Ducati scrambler 1100 sport
There’s a new Scrambler in town. It is bigger, smarter, and more powerful. Does it still retain that cheeky Scrambler vibe, though? We headed to the Nandi Hills to find out
The biggest scrambler yet, now ridden right here in India
When the scrambler line was resurrected by Ducati at intermot in 2014, the italian marque insisted that this neo-retro aircooled 800 wasn’t part of the primary, performance-hungry Ducati line-up; it would be a sub-brand and should by rights be referred to as scrambler Ducati. that arrangement for its moniker didn’t quite catch on; the bike, however, did. spawning four initial variants and with five more following and chalking up a combined 46,000 units sold worldwide, the scrambler family is one that’s been thriving since its revival. and now, four years later, that family has just gotten a lot bigger. enter the scrambler 1100. a range of three bikes, all powered by Ducati’s 1,079-cc air-cooled l-twin last seen on the Ducati monster eVo and very firmly embedded in the scrambler ethos. apart from the new(ish) engine, this range gets a new steel trellis frame and a rear aluminium sub-frame. it also gets beefier marzocchi 45-mm fully adjustable usD front forks and a Kayaba pre-load and rebound adjustable rear monoshock. as a result of the new chassis set-up, the scrambler 1100 becomes taller and wider. it comes with a longer wheelbase and even sports a bigger fuel-tank and chunkier tyres.
the 1100 comes in three variants: a base version reminiscent of the icon in the 800 line, a special that comes with black-spoked wheels, a bespoke brown seat, chrome exhaust pipes, and a glossy grey paint job, among other things (see our september 2018 issue for a lowdown on that variant); and, what we rode, the top-of-the-line sport variant. in typical scrambler fashion, there are also 30 accessories and 22 pieces of apparel on offer. the top-of-the-line sport variant that we rode came with a few additional tricks up its sleeve. First, out went the stock suspension and in came a 48-mm Öhlins usD instead, along with a monoshock from the swedish suspension-maker, too. it also gets a lower bar than its 1100 siblings, a bespoke black seat, custom black paint job with yellow pin-stripe accents, and my personal favourite, custom termignoni double-barrel pipes. When examined from near or from afar, the 1100’s size advantage over the smaller scrambler is apparent.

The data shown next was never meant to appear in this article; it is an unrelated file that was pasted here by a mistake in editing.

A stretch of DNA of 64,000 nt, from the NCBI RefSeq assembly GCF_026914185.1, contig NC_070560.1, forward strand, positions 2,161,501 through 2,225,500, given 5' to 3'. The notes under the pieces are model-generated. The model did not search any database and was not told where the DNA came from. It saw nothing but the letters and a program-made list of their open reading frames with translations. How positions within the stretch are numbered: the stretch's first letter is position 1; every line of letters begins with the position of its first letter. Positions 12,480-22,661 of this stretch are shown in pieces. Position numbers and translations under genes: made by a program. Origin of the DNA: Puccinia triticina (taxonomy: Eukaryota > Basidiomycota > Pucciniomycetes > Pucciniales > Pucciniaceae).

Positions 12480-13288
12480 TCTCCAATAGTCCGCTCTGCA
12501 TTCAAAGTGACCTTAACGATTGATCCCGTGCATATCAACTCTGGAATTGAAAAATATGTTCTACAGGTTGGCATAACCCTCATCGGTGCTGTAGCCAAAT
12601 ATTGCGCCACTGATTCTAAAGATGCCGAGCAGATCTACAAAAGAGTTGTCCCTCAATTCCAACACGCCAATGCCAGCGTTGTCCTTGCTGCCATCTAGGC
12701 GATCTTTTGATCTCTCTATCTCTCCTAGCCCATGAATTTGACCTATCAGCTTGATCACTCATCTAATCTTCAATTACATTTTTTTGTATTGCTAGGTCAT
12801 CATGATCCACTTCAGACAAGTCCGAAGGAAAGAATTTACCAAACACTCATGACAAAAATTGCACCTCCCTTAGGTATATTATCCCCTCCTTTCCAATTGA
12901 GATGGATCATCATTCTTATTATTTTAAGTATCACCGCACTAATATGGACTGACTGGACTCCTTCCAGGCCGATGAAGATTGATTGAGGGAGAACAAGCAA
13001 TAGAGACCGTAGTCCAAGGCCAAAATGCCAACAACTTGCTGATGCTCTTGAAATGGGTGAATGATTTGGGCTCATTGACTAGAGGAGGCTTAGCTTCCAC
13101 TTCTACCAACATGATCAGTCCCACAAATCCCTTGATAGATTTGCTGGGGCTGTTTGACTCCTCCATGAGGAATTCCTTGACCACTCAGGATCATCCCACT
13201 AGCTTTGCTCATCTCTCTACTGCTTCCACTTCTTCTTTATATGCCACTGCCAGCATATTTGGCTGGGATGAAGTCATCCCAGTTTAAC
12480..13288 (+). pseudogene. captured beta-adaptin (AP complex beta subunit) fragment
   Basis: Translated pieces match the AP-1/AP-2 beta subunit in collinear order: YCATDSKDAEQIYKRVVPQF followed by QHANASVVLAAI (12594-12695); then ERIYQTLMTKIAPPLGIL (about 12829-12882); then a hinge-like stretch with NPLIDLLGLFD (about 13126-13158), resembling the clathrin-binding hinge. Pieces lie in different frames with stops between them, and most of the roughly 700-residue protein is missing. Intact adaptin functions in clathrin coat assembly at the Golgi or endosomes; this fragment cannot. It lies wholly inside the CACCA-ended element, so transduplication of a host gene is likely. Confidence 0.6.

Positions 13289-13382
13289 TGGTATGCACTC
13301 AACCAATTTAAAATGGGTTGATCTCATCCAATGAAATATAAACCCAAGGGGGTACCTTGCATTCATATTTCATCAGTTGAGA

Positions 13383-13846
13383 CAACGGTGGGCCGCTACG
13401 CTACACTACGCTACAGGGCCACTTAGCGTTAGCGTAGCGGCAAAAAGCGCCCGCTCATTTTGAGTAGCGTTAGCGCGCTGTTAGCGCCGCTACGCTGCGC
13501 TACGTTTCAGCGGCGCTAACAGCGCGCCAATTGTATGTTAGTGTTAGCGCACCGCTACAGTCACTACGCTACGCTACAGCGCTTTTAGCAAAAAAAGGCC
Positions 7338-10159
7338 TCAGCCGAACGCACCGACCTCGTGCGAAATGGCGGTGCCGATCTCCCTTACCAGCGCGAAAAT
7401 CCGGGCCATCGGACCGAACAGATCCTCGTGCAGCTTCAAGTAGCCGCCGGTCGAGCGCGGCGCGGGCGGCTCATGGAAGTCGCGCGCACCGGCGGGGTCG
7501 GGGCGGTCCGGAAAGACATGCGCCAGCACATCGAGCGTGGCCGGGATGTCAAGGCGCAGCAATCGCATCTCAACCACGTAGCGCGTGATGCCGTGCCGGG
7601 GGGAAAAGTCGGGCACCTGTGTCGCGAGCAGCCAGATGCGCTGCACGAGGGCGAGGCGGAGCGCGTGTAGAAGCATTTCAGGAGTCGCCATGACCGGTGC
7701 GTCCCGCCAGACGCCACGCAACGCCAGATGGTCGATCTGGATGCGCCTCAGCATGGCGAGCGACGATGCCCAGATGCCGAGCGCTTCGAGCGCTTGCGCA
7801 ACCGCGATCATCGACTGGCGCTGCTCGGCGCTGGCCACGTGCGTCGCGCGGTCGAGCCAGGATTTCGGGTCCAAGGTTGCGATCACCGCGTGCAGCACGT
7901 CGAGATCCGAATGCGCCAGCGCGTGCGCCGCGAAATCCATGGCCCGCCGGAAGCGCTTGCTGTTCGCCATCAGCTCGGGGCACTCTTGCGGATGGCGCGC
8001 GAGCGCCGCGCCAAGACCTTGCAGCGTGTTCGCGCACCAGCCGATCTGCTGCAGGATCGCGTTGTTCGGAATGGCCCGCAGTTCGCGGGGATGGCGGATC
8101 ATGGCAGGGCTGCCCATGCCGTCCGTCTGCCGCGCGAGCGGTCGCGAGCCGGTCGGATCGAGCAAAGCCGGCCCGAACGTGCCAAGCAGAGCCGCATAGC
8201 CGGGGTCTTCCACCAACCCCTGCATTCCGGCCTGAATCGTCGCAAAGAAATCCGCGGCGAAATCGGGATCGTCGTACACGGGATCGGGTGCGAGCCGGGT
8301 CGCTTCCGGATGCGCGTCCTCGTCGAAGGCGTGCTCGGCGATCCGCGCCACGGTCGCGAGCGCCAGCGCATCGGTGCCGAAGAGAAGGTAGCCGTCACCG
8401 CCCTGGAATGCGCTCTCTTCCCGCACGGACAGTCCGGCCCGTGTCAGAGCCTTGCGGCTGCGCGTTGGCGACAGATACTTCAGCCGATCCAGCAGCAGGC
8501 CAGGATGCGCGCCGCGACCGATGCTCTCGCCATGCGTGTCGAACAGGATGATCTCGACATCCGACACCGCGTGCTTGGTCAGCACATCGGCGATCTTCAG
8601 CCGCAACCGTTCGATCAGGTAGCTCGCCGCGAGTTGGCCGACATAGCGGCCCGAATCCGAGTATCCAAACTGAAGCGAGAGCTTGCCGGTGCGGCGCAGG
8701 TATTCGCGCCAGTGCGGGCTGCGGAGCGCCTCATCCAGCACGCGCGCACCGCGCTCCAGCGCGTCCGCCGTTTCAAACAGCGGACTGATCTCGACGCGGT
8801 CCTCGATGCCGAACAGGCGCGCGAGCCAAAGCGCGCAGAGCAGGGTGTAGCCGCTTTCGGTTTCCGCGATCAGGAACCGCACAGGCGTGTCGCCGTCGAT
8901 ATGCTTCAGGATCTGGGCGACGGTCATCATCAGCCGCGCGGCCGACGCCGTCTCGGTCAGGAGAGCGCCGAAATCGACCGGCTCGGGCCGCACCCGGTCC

the redesigned tank isn’t as slim as before, the seat is still that same single and flat unit, but is now wider than before and the longer wheelbase makes for a more prominent stance. the headlamp is the same round unit as before; only now it is powered by lightemitting diodes (leD), as is the taillamp, and the wheels have been tweaked. While it follows the same scrambler design ethos, i think the 1100 is an even better looker than its